And speaking of Japan – check this out!
Check your PSA (for men)
Your PSA levels measure how well your prostate is working. A PSA test, or prostate-specific antigen test, tells your doctor how much of the PSA protein is being produced by your prostate. If your PSA levels are higher than normal, it may indicate prostate cancer. If the blood test comes back with a PSA level above 4.0, your doctor may request that you have a biopsy done to check for cancer. The PSA test is typically recommended annually for men over 50. But some doctors suggest African American men should be screened at age 40. However, it depends on the individual doctor’s suggestion for the patient’s situation.
Ageing Fact #4
Women live longer than men – We’ve all heard this, and we are conditioned to expect it. According to the World Health Organization, American women live five years longer than men. Historically, the gap was even larger. The relative paucity of elderly men was vividly illustrated recently in New Jersey at the world’s largest gathering of centenarians: only 2 of the 40 participating centenarians were men.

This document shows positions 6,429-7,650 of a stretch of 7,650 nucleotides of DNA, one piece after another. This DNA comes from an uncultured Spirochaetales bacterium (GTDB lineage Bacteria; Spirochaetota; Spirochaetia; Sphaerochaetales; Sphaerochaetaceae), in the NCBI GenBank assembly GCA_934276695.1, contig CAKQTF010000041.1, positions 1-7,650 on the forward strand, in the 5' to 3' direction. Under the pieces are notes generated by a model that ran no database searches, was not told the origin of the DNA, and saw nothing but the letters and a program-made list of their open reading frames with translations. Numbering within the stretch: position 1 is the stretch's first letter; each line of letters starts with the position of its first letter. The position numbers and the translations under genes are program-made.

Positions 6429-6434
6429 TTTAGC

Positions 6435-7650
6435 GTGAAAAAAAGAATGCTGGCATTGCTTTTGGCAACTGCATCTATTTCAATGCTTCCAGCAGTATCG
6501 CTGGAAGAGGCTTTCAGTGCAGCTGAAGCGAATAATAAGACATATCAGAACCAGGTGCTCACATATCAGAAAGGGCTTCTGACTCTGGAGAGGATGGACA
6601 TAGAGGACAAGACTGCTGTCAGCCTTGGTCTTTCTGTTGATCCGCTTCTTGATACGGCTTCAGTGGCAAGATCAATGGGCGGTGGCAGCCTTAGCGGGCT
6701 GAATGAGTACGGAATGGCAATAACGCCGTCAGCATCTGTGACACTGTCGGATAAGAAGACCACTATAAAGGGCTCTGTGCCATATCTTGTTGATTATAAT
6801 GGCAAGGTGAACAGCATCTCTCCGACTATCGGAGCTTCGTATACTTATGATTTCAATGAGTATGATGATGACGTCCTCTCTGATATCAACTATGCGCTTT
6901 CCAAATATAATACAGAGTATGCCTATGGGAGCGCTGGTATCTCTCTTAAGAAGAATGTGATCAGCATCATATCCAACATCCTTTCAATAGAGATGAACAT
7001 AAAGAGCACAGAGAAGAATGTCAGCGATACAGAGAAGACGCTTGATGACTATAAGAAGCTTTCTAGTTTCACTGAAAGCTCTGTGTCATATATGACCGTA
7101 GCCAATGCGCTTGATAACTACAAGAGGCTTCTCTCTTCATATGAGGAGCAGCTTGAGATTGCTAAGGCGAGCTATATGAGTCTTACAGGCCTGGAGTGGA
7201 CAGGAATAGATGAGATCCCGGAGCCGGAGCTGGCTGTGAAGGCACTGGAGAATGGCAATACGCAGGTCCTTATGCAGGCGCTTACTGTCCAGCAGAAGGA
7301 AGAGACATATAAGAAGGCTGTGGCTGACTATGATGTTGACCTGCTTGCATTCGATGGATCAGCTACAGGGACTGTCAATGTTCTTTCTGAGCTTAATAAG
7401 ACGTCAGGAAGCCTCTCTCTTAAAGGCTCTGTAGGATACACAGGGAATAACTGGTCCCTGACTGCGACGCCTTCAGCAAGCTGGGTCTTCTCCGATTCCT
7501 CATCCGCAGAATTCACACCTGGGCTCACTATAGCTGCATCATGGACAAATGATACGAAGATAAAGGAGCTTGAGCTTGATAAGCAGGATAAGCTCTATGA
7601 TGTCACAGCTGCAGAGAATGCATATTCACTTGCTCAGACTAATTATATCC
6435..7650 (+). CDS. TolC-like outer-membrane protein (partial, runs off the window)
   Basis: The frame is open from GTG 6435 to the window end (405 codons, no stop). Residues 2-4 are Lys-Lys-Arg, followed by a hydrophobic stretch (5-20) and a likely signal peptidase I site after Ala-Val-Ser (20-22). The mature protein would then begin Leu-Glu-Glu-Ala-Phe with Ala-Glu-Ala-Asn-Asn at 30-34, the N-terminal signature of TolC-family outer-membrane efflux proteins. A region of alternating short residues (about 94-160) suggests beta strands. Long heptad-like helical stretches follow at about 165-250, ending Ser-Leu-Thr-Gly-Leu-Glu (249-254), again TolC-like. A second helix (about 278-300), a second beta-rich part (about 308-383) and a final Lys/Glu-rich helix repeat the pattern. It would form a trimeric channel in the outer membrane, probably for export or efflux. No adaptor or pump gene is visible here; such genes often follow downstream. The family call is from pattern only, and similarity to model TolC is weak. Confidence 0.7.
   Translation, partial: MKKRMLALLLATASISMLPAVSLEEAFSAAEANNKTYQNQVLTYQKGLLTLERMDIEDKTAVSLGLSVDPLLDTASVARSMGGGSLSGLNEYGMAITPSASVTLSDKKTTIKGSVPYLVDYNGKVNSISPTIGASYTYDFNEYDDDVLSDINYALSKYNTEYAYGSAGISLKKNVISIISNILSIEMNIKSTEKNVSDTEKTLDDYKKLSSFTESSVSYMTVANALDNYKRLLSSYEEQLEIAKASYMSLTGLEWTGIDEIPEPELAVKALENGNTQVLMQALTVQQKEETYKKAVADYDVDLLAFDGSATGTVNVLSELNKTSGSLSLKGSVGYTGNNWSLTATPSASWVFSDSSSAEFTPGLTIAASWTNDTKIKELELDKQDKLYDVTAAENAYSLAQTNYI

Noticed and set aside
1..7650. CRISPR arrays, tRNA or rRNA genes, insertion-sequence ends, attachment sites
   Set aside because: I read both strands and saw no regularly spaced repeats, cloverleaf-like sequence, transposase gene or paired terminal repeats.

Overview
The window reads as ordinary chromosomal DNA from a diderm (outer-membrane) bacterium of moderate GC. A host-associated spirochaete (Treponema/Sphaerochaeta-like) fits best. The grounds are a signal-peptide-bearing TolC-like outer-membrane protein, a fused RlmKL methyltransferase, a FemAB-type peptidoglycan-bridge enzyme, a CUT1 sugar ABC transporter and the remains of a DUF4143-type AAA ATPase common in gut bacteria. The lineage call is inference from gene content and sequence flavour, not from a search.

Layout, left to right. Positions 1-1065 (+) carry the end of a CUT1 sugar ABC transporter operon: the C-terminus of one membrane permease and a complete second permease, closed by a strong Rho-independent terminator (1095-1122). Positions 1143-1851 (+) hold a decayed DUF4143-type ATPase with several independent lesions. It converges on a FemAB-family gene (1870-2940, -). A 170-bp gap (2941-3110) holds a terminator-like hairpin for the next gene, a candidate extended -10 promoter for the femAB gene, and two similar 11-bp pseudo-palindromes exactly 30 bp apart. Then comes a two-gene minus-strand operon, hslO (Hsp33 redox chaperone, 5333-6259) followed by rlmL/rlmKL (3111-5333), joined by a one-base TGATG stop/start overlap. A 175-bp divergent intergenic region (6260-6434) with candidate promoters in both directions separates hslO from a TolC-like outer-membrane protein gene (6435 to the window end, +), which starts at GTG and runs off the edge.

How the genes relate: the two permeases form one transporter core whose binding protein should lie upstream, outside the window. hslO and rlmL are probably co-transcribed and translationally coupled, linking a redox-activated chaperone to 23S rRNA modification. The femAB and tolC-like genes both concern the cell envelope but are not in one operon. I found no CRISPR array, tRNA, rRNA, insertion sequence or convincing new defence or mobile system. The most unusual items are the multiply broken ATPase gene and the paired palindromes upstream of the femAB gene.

Scientists have been pondering the discrepancy in life expectancy between the sexes for decades. One reason men live shorter lives, experts say, is because they have a propensity to high-risk behaviors such as alcohol abuse, smoking, driving recklessly and going to war. Some of the latest research indicates differences in the male immune system may be a big part of the reason men live shorter lives, too.